Amgen starts to gain upper hand in PCSK9 battle

The introduction of the PCSK9 antibodies Repatha and Praluent from Amgen and Sanofi/Regeneron last year was notable for the unusual circumstances where two potential blockbusters with an identical mechanism found themselves competing head-to-head almost from day one.

While sales figures for the products have yet to emerge, recent prescription data suggest that Repatha is gaining an early lead over Praluent. And this is starting to be reflected in the sellside's 2020 sales forecasts for the two drugs, which EvaluatePharma data show are starting to diverge (see graph below).

Naturally this head-to-head battle focuses interest on the competitive dynamics in this new market segment, which is estimated to be worth $5bn-plus – especially as payers, for once, expect to be in a position to play off one company against the other to extract sizeable price discounts.

Caution should of course be exercised when interpreting prescription trends at an early launch stage – and these could change dramatically when cardiovascular outcomes data become available. Furthermore, given the high cost of these drugs relative to generic statins – both have a gross price over $14,000 per year – US payers have imposed strict utilisation management criteria.

While these criteria are designed to ensure that prescriptions are reimbursed only when written in line with the label – both products have similar indications, though Repatha alone can also treat homozygous familial hypercholesterolaemia – they also strengthen the payer’s hand.

Major outcomes studies are under way for both products, and should report later this year. Amgen expects data from its large event-driven Fourier study as well as its Glagov trial, which measures plaque regression by intravascular ultrasound, to become available in the second half.

Meanwhile, Sanofi and Regeneron expect results from their Odyssey Outcomes study at the end of the year. The two major outcomes trials recruited slightly different populations, so it is not clear whether they can be compared.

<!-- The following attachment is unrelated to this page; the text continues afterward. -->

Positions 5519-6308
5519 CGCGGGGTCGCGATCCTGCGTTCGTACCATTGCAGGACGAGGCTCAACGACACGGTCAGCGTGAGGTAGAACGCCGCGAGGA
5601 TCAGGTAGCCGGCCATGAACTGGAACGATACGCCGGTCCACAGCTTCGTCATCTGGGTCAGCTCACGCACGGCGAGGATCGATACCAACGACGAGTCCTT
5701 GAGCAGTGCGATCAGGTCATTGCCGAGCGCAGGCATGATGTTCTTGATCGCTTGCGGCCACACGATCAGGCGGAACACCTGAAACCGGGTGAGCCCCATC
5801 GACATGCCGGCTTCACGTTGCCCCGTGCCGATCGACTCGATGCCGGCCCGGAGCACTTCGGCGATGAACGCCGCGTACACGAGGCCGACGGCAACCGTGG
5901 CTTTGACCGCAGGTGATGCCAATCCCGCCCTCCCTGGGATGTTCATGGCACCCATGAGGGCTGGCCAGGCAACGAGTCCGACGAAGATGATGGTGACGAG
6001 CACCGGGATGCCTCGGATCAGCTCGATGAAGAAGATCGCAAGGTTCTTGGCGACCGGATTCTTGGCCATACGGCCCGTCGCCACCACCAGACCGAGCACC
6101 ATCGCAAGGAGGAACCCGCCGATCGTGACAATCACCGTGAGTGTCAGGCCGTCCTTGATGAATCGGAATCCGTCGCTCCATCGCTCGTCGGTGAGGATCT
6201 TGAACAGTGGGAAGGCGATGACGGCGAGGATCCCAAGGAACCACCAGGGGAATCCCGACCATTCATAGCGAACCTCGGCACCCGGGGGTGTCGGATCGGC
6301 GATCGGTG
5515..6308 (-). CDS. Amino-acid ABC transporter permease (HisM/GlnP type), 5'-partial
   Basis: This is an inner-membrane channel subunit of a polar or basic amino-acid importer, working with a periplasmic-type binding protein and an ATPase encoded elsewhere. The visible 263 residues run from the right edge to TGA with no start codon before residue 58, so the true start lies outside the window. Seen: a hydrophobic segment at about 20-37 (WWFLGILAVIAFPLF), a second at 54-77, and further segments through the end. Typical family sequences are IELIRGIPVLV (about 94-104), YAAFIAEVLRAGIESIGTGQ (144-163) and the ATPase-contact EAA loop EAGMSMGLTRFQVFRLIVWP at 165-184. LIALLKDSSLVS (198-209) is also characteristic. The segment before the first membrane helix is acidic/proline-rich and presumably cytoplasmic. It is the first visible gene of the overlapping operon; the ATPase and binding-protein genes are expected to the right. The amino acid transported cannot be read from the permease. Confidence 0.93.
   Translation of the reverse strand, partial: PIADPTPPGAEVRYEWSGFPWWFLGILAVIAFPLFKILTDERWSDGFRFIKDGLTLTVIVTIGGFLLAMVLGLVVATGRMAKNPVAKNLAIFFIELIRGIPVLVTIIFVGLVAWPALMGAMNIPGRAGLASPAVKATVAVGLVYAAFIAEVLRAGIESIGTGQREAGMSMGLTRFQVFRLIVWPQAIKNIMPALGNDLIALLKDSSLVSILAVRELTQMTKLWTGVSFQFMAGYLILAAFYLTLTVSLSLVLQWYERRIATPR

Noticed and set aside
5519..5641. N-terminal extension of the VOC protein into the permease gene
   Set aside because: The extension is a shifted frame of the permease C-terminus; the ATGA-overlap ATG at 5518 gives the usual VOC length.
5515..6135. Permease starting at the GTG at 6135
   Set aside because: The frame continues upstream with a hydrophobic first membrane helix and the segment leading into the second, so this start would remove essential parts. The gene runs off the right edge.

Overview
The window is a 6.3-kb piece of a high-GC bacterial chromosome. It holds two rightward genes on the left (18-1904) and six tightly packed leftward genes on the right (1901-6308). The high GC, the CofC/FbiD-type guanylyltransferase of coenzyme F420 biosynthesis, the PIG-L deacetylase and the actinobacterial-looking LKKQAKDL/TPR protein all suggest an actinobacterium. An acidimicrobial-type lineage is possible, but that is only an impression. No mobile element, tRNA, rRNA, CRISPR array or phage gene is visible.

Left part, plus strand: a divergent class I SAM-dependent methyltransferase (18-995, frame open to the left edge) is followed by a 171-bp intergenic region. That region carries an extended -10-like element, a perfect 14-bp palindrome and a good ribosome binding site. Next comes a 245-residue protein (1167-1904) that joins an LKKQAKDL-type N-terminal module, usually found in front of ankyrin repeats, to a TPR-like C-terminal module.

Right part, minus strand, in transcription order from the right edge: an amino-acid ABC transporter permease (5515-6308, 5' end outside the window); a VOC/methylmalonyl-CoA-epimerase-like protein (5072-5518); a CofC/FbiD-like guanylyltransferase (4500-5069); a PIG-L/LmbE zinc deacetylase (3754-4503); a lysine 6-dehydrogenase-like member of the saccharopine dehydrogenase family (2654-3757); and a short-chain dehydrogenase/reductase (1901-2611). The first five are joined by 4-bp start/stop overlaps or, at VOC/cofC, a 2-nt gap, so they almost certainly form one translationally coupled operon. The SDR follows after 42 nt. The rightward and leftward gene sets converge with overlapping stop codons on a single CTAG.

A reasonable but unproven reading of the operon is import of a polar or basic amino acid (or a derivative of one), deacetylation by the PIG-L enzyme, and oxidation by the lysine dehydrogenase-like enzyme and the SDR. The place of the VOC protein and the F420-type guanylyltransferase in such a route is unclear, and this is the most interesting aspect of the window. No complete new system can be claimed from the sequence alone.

Fourier enrolled patients at elevated risk of a cardiovascular event by virtue of lipid parameters alone, while Odyssey Outcomes enrolled patients who had recently experienced an acute coronary event. Both have the same primary endpoint, however: time to CV death, non-fatal myocardial infarction, hospitalisation for unstable angina, non-fatal stroke, or unstable angina requiring coronary revascularisation.

The key ongoing phase III trials in the table below exclude several open-label extensions, safety studies and smaller phase III trials in Asian or paediatric populations. 

Study/patient type Design No. of patients Name Trial ID Primary completion
CVOT in subjects with elevated risk Statin +/- Repatha 27,564 Fourier NCT01764633 H2 2016
Plaque regression measured by IVUS, hypercholersterolaemia Statin/ezetimibe +/- Repatha 970 Glagov NCT01813422 July 2016
Statin intolerant, hyperlipidaemia Repatha vs Ezetimibe 519 - NCT01984424 November 2015
Cognitive health, dyslipidaemia Statin +/- Repatha 1,972 Ebbinghaus NCT02207634 October 2017
CVOT after an acute coronary syndrome Praluent vs placebo 18,600 Odyssey Outcomes NCT01663402 December 2017
High CV risk + severe hypercholesterolemia, inadequately controlled with conventional LMT Praluent (no control) 1,100 - NCT02476006 January 2018
Insulin-using diabetics with hypercholesterolaemia inadequately controlled with max-tol LMT LMT +/- Praluent 500 Odyssey DM-Insulin NCT02585778 February 2017

Another potenital entrant in the PCSK9 class is Pfizer's bococizumab, and that company has just reported a positive result in the first of its six phase III trials with the molecule. The Spire-SI study evaluated LDL-lowering in 184 patients who were intolerant of statins. The other studies are expected to complete throughout 2016.

IP problem

A further issue for Regeneron is a looming US patent infringement case that has been brought by Amgen and is scheduled to start on March 7, involving a seven-day jury trial with a permanent injunction hearing on March 23.

A US broker, Chardan Capital, has conducted an examination of the case with outside IP experts and concludes that Praluent infringes Amgen’s patents. As a result, it expects thatRegeneron, which holds the US rights, will have to negotiate a licence ahead of the trial, to avoid finding itself a worse situation if it were to lose the case. Chardan reckons that Regeneron could have to pay double-digit royalties to Amgen, even under this scanario.  

If this does occur it would obviously affect the profitability of the product and might in turn make the marketing investment harder to justify. But for the time being it is the outcomes data that most observers are looking towards to determine which product could end up strongest in the class.

To contact the writer of this story email Robin Davison at or follow @RobinDavison2 on Twitter

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